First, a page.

So, my suggestion is that when we cast aside the anti-democratic Royalism, when we look at writing a new Scottish constitution, we frame our new state as a biocracy, and take our place not only amongst a human family of nations, but side-by-side with the greater family of all life on Earth.

    1. 220220 says:

      ‘…when we look at writing a new Scottish constitution…’

      Neither of us will get anywhere near the writing of a new Scottish constitution. That’s not how independence will work. It will be drafted by a constitutional convention comprising the great and the good. The Scottish government is offering no guarantee that it will be done otherwise, and that’s not good enough.

  8. Chris Ballance says:

    Following from your first para, it frequently annoys me that our school will teach my children Business Studies – SQA even offers Highers in it – but there’s no suggestions that Public Service could be a subject worth studying.
    And yet, there’s masses of modules relative to good public service that could be on the curriculum. Business Studies is (mainly) Get your market and your price right and away you go.

    1. Bill says:

      The Open University, as part of their MBA used to offer a Public Service Module that carried the same points as all other modules. Whether or not it still offers that module I do not know, but I was very happy to take it as part of my MBA. You are correct, much more needs to be done in education regarding the Public Sector.

      Bill

  9. Jim says:

    As a supporter of independence I’m with Mike on this. What’s the point of voting for more of the same under a different flag? Let’s take the opportunity to create a new Scotland, a Scottish Republic. Maybe we can have a president who we can elect and replace rather than an unelected group who ‘rule’ us by accident of birth. We need change, real change.

  10. Gavin says:

    I am a republican. If it been a “small”, cycling monarchy, living in a modest castle, then we could just have ignored them.
    But before a referendum is the absolute wrong time for this debate.
    Leave it till later.
    Answer any questions with, “the Scottish people will decide”.

    1. Wul says:

      “…cycling monarcy…”:

      I’m picturing the Queen and Charlie cycling down to the Spar in Braemar to buy a Telegraph, bottle of milk and some morning rolls. Put the messages in the panniers and ride back home. Maybe stopping to pick a few brambles en route…

      I don’t thinks that’s what you meant though.

      1. 220223 says:

        Aren’t the pair of them a bit too auld to be bowling about on bikes? And I imagine the Queen might be mobbed and torn apart by countless thousands of relic-hunting adorants were she to try and use her bus pass.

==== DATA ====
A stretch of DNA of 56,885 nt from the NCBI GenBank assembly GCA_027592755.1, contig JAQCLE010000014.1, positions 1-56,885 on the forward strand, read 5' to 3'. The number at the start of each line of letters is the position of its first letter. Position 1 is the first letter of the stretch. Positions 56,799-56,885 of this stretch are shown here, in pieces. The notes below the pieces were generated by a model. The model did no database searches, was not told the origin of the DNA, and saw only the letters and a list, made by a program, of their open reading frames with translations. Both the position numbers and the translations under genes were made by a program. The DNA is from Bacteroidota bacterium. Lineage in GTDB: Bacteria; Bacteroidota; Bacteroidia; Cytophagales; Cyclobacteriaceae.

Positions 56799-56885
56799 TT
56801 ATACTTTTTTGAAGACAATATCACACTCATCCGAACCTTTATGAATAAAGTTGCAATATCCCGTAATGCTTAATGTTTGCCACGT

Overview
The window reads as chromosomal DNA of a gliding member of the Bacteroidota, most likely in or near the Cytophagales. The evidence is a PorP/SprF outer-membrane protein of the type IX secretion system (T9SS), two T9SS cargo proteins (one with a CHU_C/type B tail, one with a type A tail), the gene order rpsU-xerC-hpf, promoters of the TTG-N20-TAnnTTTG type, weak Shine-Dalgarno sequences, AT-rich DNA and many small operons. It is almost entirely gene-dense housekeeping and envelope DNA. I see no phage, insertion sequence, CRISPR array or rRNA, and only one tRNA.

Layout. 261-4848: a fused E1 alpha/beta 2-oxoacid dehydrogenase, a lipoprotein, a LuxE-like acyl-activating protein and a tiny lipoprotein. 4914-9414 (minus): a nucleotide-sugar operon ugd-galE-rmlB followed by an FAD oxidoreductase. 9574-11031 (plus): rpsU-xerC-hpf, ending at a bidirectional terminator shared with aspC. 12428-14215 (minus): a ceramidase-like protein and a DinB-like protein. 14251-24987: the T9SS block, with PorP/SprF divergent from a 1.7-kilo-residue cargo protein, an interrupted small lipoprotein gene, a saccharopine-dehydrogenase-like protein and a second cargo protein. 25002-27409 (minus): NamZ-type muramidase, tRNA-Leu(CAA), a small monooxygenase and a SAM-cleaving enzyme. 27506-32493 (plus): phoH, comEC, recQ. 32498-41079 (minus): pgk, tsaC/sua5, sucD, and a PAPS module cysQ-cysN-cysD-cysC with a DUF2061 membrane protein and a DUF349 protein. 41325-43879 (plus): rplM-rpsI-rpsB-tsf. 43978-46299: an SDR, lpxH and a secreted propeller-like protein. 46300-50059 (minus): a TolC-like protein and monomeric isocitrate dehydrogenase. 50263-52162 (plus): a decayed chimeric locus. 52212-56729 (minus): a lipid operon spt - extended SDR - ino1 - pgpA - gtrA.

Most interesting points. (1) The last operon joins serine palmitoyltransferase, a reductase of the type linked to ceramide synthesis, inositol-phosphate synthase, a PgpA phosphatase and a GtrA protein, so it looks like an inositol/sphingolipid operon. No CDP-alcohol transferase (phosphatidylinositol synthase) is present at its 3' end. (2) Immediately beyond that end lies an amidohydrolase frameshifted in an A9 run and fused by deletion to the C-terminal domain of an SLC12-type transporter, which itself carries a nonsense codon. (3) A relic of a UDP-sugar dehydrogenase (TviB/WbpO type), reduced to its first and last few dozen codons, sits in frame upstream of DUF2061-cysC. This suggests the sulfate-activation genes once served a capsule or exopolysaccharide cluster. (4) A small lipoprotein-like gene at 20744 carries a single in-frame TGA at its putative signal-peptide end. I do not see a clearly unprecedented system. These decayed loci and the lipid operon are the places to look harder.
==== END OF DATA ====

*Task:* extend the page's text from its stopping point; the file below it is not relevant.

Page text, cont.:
Bicycling monarchies, like those of Denmark and the Netherlands, where members of the royal family are frequently seen cycling about their daily business in Copenhagen and Amsterdam, though less intensely venerated, enjoy much greater approval ratings than the more aloof British monarchy – up to 92% in Denmark – despite their retention of full royal prerogative powers and their extreme personal wealth. King Olav V of Norway, who was named ‘Norwegian of the Century’ in a 2005 Norwegian Broadcasting Corporation poll, used to take public transport when he went skiing back in the 1970s. When he was asked why he didn’t take any bodyguards with him, he replied, referring to the Norwegian people, “I’m constantly surrounded by four million bodyguards.”

  11. BonnieRichard says:

    The first thing an Independent Scotland should do it is to call for general election for a Constitutional Assembly. The so elected Assembly would then draft a written Constitution and address the Republic/Monarchy issue. The results of the Assembly submitted to the people with a referendum.

    Personally, I believe Scotland would fare better as a Republic (and seize all the land from the Crown…).

    R.

    1. 220223 says:

      Exactly! The Scottish government’s quest to become independent of the UK government would be more worthy of support if it guaranteed that it would disempower itself in just that way. But it hasn’t so guaranteed, so f*ck it!

      Of course, there’s nothing to stop private citizens from crowdsourcing a constitution, as happened as part of the Búsáhaldabyltingin in the deconstruction of the Icelandic state in the financial crash of 2008.

      In 2009, private individuals organised a National Assembly of 1500 people – 1200 chosen at random from the national registry and 300 chosen as representatives of companies, institutions, and other groups – to discuss the core values on which Icelandic governance should proceed. This was followed in November 2010 by a government-organised assembly of 950 randomly selected citizens, which drafted a constitution based on those core values. The draft constitution produced by this citizens’ assembly was approved by a national referendum in 2012; however, this constitution is yet to be implemented by the Icelandic government.

      But, as Thorvaldur Gylfason wrote in, ‘Democracy on Ice’: ‘As always, however, there will be a new parliament after this one. One day, most probably, the constitutional bill approved by the people of Iceland in the 2012 referendum or a similar one will become the law of the land’.